Remembering Veteran’s


World War One, the Great War, the War to End all Wars shook the nations of the world for four years, claiming 20 million lives.   The Armistice was signed on the eleventh hour of the eleventh day of the eleventh month, and since then nations commemorate that event with a moment of silence.

This day is observed around the world and has many names – Armistice Day, Remembrance Day, and the Day of Peace.  It once was a celebration of the silencing of the cannons of World War One and is now a day when nations around the world pause in a moment of silence with solemn pride in the remembrance of the heroism of those who have served, those who are currently serving, and those who died in our country’s service.

We don’t mark this day each year as a celebration of victory, as proud of that victory as we are.  We mark this day as a celebration of those who made victory possible.  It’s a day we keep in our minds the brave men and women of this young nation — generations of them — who above all else believed in and fought for a set of ideals. 

They chose to serve the cause that is greater than self; many even after they knew they’d be sent into harm’s way.  And in this time of persistent conflict, for the better part of a decade, they have endured tour after tour in distant and difficult places; they have protected us from danger; and they have given others the opportunity for a better life.

So to all of them — to our veterans, to the fallen, and to their families — there is no tribute, no commemoration, no praise that can truly match the magnitude of your service and your sacrifice.  We can offer this humble moment of silence.

Silence does not come naturally to America.  We are loud and busy – constantly moving.  We celebrate with fireworks, concerts, parties, picnics, songs and parades.  It is not in our nature to be still or to be silent.  You see, silence is something we struggle with.

Our world is not a silent world – it is not a peaceful world either.  Just we struggle to be silent, to be still, for a moment, our world struggles with war, strife, injustice, hunger, disease and destruction, and it cries out in need.  Our service members heeded the call, the cries of world.  They did not sit back in silence, but stood against a chaotic world to bring peace.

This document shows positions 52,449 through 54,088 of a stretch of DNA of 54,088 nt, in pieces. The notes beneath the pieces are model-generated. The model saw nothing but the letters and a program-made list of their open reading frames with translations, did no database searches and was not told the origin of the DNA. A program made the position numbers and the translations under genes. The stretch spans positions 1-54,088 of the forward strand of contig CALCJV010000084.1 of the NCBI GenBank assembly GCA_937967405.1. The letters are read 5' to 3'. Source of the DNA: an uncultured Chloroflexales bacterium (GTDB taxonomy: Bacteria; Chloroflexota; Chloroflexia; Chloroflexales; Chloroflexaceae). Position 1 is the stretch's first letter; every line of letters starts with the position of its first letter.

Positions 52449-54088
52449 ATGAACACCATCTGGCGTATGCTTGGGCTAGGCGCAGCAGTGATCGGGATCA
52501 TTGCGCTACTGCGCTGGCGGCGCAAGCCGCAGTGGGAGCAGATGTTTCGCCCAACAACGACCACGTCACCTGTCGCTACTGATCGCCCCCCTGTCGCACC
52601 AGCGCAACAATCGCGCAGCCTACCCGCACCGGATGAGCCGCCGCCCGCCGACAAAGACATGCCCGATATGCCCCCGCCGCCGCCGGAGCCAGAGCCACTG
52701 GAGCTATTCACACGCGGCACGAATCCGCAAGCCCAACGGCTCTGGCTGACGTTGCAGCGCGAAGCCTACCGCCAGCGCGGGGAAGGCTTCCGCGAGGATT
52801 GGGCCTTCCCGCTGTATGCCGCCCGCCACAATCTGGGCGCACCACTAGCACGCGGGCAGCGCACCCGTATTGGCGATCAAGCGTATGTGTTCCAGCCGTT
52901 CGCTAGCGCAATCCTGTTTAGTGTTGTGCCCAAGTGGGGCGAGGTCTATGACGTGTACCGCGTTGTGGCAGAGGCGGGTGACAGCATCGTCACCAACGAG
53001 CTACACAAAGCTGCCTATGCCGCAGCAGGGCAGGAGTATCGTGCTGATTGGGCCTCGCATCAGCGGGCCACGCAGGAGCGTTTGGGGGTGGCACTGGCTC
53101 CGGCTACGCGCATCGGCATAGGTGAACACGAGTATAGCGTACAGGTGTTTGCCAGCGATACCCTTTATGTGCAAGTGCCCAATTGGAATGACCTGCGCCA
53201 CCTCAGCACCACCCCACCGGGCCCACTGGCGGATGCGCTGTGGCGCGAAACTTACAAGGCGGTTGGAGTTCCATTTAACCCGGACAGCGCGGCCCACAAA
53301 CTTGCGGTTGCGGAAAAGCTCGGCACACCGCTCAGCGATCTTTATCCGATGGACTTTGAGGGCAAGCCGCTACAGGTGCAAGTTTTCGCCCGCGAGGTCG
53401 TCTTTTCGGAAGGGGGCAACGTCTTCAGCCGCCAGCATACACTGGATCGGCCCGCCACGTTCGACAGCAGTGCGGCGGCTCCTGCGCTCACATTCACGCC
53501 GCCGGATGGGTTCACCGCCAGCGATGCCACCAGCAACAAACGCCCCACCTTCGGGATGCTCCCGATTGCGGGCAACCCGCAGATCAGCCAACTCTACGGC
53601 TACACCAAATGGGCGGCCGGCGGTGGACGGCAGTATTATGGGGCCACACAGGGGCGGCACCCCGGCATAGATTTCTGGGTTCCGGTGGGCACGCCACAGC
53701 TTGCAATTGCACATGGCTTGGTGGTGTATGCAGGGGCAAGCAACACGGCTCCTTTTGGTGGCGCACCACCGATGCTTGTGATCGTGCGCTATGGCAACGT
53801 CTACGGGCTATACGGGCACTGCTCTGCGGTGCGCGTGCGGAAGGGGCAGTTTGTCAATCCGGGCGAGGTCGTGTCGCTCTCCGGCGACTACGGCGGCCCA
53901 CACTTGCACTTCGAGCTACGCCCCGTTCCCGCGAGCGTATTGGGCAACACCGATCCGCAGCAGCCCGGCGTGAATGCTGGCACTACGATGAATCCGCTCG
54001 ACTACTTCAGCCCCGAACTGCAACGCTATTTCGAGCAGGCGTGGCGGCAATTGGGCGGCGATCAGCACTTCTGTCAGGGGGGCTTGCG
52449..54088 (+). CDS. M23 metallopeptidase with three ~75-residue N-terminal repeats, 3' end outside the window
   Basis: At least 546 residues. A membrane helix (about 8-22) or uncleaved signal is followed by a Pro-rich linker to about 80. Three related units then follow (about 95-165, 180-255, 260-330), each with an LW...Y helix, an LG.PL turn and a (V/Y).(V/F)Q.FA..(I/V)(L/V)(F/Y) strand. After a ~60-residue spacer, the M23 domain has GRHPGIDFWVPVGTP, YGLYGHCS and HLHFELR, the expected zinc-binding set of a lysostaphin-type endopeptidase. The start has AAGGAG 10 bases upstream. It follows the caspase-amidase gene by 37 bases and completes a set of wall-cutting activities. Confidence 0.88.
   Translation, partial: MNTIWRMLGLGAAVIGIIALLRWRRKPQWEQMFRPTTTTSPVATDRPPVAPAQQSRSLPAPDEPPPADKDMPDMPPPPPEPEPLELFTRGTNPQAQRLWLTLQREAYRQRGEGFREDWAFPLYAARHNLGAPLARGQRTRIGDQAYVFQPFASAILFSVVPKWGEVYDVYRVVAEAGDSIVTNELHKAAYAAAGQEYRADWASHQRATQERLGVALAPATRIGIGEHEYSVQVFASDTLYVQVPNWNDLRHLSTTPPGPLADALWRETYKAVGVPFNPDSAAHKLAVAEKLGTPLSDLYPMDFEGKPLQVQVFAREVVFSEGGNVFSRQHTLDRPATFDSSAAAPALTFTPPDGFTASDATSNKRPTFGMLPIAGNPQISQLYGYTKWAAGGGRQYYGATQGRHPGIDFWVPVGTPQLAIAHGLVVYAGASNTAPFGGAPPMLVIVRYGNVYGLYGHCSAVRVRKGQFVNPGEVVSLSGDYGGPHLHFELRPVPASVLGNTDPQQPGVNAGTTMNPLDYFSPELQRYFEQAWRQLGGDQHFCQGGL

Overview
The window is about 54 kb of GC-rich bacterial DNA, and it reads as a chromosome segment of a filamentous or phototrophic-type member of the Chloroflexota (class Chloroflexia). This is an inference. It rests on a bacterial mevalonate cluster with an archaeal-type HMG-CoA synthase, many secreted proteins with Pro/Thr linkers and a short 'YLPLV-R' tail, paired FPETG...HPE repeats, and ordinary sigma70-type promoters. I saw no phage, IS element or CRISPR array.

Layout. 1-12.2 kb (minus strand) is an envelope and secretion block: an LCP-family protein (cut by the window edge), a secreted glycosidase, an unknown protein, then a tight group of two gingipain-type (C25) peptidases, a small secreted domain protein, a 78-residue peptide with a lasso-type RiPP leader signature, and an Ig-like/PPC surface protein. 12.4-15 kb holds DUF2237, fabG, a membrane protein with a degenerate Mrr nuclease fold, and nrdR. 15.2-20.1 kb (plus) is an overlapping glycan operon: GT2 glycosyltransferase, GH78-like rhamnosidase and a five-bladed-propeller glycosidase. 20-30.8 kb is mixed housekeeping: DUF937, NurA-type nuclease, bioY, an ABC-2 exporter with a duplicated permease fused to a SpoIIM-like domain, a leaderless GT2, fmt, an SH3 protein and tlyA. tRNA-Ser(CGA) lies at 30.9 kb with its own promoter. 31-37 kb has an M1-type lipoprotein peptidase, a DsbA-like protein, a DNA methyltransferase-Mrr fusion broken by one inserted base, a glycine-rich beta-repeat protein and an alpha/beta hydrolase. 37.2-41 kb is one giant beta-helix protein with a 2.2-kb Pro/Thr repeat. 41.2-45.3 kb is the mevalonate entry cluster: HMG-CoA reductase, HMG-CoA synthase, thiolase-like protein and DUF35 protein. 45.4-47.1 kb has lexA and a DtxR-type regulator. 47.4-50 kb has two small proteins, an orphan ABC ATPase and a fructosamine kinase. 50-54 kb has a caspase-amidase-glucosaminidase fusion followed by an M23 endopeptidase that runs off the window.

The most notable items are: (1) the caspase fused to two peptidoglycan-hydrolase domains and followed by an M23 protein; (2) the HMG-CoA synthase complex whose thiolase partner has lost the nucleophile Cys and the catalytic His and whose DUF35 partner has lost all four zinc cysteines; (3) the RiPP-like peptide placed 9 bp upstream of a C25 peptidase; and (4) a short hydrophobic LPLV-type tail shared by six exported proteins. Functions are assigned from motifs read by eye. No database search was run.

A life of service is anything but peaceful.  From the sound of reveille to the blowing of Taps, their lives are in constant motion.  The days are filled with the sounds of a Drill Sergeant’s voice, rifles at the training range, trucks, ships, submarines, helicopters, jets, tanks, mortars and cadences.   It is also filled with the sounds of their children laughing, their spouses, and their friends.  When they deploy, the day could be filled with other sounds that linger long after the Soldier returns.  No – a life of service is not silent.

Their lives are busy and noisy, but no one knows silence like a military family.  They know a silence like no other  – the silence that remains when a son or daughter goes off to boot camp, or the lingering silence when a father or mother deploys, or the deafening silence when the flag is handed to a grieving loved one.  Their silence is profound and is a living testament to their service to their loved ones.

Silence today is rare.  Like Soldiers on a battlefield, we are bombarded from all directions with noise.   Some people avoid the emptiness of silence and seek to fill its void with voices and sound. Some see silence as inaction, but this silence today is a silence full of meaning, message and purpose. 

Silence, like sleep, has a way of healing our spirits.  This silence gives us pause from our hectic lives to remember and to find a healing peace in our remembrance of the Soldiers of the past.  In this silence we open our spirits to feel the depth of their service and sacrifice, and we honor them by silencing our own personal cannons to give them the full measure of our respect.

About armystrongpa

Welcome to the United States Army Harrisburg Recruiting Battalion. The “Steel” battalion is a proud organization dedicated to supporting the important mission of recruiting for “America’s Army.” Your assignment as a recruiter in the great state of Pennsylvania will be an extremely challenging and rewarding experience for you, both professionally and personally. With over 200 community-based professionals located in communities throughout Pennsylvania who share the same concerns as do all responsible citizens regarding the future of America’s youth. In particular, we want to help students stay in school, remain drug-free, be physically fit, and realize their potential to become productive members of society.
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